“But he’s not wearing anything!” the little boy cried. And soon the rest of the people started to whisper, then shout: “He’s got nothing on!”; “He’s absolutely starkers!”; “You can see his willy!” or words to that effect. The little kid had burst the bubble, said the one thing everyone else was too afraid to say for fear of appearing unknowing or ‘not with it’.
Maybe it’s about time someone said the same thing about jazz. I’m not talking about all jazz, I like jazz. But there comes a time when some of these virtuosos disappear so far up their own arses, displaying such technical proficiency and rhythmic complexities that any listening pleasure, any musicality is lost. This whole ‘look at what I can do’ mentality in jazz is out of control. You end up listening to someone showcasing what they can do with their instrument and not what a group of musicians can do together to create good music. It’s like watching a badly scripted and poorly acted film but in ultra-ultra high definition. You can wax lyrical about the clarity and the sharpness of the colours or whatever whatever but in the end it’s still a shit film.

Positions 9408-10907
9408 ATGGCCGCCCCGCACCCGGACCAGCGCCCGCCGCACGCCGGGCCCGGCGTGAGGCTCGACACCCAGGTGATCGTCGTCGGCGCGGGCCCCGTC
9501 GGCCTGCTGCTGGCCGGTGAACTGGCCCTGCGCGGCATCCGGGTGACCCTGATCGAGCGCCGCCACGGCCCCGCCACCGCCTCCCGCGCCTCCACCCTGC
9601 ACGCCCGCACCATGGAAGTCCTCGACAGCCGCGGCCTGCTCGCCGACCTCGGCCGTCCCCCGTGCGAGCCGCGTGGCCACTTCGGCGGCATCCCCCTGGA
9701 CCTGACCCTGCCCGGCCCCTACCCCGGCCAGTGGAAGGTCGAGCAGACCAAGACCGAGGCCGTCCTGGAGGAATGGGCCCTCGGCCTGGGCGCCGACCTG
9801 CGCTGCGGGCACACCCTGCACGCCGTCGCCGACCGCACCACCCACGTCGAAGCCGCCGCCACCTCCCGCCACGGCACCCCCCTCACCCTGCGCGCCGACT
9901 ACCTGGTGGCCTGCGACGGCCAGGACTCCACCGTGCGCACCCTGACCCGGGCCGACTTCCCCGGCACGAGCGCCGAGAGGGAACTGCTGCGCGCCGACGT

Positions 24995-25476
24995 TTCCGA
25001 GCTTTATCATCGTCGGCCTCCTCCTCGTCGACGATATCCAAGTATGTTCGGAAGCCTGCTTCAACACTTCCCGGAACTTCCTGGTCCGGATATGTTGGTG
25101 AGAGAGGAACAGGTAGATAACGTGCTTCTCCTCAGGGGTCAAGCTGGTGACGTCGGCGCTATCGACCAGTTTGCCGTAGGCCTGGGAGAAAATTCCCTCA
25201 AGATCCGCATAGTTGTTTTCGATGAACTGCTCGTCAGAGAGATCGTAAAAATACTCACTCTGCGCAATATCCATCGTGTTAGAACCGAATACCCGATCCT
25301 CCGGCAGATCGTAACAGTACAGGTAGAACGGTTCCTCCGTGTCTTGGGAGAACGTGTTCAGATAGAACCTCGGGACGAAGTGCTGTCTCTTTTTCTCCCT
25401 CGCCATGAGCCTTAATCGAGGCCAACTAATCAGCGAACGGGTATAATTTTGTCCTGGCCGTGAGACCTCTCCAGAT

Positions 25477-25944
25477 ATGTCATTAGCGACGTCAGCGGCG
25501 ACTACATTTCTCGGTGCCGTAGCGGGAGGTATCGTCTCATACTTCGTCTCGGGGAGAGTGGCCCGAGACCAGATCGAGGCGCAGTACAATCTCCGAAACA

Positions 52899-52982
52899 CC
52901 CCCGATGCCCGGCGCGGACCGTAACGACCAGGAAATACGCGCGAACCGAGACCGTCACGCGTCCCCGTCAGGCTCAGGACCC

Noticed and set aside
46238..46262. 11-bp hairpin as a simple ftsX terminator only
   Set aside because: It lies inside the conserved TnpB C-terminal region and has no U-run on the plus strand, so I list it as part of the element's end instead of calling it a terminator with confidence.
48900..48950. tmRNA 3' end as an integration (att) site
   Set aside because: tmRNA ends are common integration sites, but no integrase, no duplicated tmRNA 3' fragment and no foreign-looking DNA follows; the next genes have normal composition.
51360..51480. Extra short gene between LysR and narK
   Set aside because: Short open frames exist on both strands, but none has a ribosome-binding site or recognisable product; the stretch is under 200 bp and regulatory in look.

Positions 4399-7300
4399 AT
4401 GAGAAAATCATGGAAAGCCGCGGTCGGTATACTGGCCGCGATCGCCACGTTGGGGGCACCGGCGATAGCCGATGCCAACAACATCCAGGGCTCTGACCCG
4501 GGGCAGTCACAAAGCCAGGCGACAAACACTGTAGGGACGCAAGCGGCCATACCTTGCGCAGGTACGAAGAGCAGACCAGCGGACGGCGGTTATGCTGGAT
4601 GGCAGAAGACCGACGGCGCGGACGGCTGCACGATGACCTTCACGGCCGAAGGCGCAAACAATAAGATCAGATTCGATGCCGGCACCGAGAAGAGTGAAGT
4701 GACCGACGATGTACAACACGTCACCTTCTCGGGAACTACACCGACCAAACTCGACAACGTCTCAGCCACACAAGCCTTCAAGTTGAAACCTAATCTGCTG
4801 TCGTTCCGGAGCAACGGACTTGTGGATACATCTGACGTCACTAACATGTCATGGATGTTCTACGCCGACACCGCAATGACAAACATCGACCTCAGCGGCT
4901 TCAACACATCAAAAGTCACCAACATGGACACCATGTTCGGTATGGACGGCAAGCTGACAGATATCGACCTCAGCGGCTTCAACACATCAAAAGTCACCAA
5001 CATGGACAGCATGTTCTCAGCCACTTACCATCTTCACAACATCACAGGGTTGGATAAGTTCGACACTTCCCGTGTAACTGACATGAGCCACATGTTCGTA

And so Stanley Clarke came to Gijón. I was so excited. I texted friends: ‘Stanley Clarke Sat. Nov. 12!!!’ I splashed out €60 on a couple of tickets, got dressed up and off we went. Stanley Clarke, for those who don’t know, is a giant in the bass-playing world. If you had to append the word ‘legend’ to a bassist there are only a handful who would be deserving of the accolade: Charlie Mingus, Jaco Pastorius, Larry Graham, Bootsy Collins and our man Stan. So for the Jazz Gijón festival to bag such an artist was a big thing. It just didn’t work.